by Bernie Pelletier
On December 20th, 2015, Mr. John Larson, U.S. Representative for Connecticut’s 1st Congressional District convened an interfaith panel of 4 muslim representatives (2 imams and 2 heads of Islamic centers), a rabbi, and a priest for a roundtable discussion on tolerance and inclusion. The event took place at the Hartford Public Library and panelists included Rabbi Debra Cantor, B’nai Tikvoh – Sholom, Father Michael Dolan, Pastor of St. Margaret Mary’s Church in South Windsor, Imam Kashif Abdul-Karim – Muhammad Islamic Center of Greater Hartford, Mr. Abdul-Shahid Muhammad Ansari – Head of the Greater Hartford NAACP, Imam Mirzet Ef. Mehmedovic Bosnian American Islamic Center, Hartford, and Mr. Khamis Abu-Hasaballah, President of the Farmington Valley American Muslim Center.
Representative Larson moderated a passionate 2-hour session. He started off describing a similar meeting in West Hartford where Dr. Saud Anwar, former mayor of South Windsor and Representative Larson led a similar discussion. Larson started the session saying:
“Hate has no place in America. Though we have heard some alarming rhetoric in the wake of the horrific attacks in Paris and San Bernardino, now is the time for unity and tolerance, for voices of faith to rise above the fray. To that end, I am hosting a discussion with leaders in the Muslim, Jewish, & Christian communities to discuss interfaith partnerships and dispel some of the divisive rhetoric towards Islam.”
Larson’s first question seemed like a “softball” question: “If someone wants to learn more – where do they go for information?” But the question proved to be surprisingly hard to answer. The panelists suggested that interested people should visit a local mosque, find a trusted Muslim friend, find an authentic Quran with Arabic and English translation, contact the Saudi embassy for a free, and authentic Quran and read works by John Esposito. And yet, conversely, the panel cautioned not to read the Quran without a teacher who can provide the context and under no circumstances rely on “Google” searches because of the prevalence of deliberately misleading websites. The exchange underscored the importance and difficulty in countering decades of ignorance and deliberate misinformation to confound and confuse the uninitiated.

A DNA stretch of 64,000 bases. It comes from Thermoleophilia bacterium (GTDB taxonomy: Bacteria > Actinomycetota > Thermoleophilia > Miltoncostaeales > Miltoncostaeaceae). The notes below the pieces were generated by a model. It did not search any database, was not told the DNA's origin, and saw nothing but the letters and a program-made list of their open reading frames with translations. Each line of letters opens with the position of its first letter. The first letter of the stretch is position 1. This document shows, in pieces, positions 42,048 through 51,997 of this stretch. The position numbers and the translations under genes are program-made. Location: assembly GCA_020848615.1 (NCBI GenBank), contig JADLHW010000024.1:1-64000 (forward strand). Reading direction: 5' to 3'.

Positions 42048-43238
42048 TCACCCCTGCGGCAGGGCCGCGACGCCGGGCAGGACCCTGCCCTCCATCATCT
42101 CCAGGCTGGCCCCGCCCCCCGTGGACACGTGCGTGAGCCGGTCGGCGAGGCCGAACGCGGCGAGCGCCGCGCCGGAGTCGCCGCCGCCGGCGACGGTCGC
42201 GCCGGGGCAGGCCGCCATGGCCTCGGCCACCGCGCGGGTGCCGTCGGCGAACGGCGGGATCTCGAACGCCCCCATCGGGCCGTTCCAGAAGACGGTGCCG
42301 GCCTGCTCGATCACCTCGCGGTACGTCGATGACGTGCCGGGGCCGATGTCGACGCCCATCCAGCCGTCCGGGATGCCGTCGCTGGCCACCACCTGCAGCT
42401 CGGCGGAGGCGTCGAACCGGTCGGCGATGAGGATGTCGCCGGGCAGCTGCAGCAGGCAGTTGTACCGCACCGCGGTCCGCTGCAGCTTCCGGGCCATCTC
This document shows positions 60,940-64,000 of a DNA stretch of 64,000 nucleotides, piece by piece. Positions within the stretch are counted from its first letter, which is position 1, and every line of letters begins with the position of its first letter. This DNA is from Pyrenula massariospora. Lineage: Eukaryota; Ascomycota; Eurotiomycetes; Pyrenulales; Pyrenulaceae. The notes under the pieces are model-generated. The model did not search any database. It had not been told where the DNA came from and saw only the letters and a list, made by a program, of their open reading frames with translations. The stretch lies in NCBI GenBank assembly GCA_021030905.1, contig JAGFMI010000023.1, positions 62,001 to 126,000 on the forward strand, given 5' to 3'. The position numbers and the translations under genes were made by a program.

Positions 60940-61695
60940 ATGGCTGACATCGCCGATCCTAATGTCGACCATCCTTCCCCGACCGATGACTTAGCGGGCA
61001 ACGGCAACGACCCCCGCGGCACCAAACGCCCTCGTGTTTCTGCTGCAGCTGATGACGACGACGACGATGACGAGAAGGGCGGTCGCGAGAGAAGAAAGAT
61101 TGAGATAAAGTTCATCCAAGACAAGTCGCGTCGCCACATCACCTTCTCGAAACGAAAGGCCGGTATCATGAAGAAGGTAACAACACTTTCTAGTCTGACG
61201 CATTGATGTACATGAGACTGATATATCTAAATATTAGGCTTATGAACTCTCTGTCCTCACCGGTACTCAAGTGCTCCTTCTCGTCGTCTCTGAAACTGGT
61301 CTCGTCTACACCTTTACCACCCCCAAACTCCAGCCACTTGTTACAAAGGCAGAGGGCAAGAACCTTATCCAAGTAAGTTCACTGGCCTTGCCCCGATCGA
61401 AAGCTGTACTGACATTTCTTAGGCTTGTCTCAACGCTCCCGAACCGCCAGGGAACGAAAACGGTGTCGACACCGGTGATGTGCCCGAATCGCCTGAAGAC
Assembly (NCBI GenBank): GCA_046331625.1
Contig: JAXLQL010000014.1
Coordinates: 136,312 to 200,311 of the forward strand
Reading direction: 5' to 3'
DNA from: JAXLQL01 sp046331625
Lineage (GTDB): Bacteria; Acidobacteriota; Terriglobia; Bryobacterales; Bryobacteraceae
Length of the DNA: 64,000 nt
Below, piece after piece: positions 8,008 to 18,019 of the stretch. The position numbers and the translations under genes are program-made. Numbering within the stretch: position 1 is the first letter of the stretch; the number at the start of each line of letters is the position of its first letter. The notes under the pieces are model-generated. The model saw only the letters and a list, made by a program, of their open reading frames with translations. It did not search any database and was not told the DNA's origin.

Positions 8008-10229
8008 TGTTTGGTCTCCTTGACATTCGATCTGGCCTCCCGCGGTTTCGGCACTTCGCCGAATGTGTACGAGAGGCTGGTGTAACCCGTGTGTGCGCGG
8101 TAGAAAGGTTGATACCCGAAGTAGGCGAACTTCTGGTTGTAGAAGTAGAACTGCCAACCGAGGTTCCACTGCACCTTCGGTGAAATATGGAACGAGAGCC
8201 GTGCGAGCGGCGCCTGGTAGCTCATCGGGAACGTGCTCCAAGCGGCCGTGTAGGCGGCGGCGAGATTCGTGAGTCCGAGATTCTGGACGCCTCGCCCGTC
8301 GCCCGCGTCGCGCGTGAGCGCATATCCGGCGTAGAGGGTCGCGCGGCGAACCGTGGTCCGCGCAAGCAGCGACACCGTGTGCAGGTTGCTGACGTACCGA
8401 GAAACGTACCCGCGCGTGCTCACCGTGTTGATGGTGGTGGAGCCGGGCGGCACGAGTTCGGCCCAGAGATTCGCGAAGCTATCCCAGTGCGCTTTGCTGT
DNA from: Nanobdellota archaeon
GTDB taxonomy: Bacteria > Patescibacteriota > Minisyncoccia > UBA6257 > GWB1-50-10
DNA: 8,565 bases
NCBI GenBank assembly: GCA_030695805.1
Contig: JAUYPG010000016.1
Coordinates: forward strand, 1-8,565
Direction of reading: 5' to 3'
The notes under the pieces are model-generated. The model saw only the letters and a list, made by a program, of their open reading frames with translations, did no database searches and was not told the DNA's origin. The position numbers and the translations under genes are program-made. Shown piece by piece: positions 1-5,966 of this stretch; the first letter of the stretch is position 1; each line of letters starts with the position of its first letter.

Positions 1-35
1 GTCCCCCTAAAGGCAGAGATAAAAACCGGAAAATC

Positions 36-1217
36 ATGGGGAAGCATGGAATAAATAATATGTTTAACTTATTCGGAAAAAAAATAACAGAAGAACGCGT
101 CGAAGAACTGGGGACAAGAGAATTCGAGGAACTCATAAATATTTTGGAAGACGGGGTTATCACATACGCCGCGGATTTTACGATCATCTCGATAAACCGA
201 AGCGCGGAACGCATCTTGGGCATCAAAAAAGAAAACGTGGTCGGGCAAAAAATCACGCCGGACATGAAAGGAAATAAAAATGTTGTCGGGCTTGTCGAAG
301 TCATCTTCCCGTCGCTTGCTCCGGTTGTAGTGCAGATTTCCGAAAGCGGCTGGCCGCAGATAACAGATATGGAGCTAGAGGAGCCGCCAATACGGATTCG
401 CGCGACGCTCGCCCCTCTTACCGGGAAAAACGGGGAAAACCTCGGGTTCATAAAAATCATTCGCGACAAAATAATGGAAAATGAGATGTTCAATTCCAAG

Larson made the point that some of the difficulty is as simple as language. He and others observed that Allah – is the Arabic word for God. In Arabic-speaking lands Christians, Jews, and Muslims – all use this term for their God. Yet – in the United States – many non-Muslims’ believe that Muslims worship a different God. Such basic misinformation makes clear the amount of work needed to be done.
All the panelists agreed with Father Dolan that one of the most effective ways to improve relations in the community is “to meet each other doing good”. There was also agreement amongst all panelists that given the tone of politics today, merely being inwardly-focused was not enough.
Rabbi Cantor spoke movingly of her synagogue where many members had lost family in the holocaust–they felt acutely the change in political climate and were therefore speaking out against it.
Imam Mehmedovic spoke of his life in Bosnia during the ethnic violence there. He recalled running through the woods when he was only 12 not knowing if he would live to the end of the day. When he got to the US as a young man, he felt safe – and focused on creating a mosque in the south end of Hartford. But now he felt strongly about reaching out to the greater community
Khamis Abu-Hasaballah described a very similar story. He emigrated from Gaza and like Mehmedovic felt safe and secure for a long time. Now he is working hard at the Farmington Valley Muslim Center to make it a welcoming place for all the faiths (and even atheists).
Imam Kashif Abdul-Karim and Abdul-Shahid Muhammad Ansari spoke of their shared experience as African-American Muslims. They spoke of the need to reach across religious and racial lines on issues of economic and racial justice. Working to understand and influence the media was high on their list of steps to improve Muslim- non-Muslim relations. Imam Abdul – Karim emphasized the need to “right our narrative”.
Representative Larson ended the session with a call to action. He requested those assembled to think of “zip code 06120”, the poorest zip code in Connecticut, as an opportunity to “right our narrative” by working together on the problems of poverty, racism, alienation, and violence. He noted that the media had been invited to cover this event – and that no members of the media were in attendance. This is the struggle we all face – to address a perception problem when the media selectively covers violence and confrontation and ignores outreach and dialogue.
It is appropriate to close with a famous quote from Rabbi Hillel “If I am not for myself who will be for me? If I am not for others, what am ‘I’? And if not now, when?”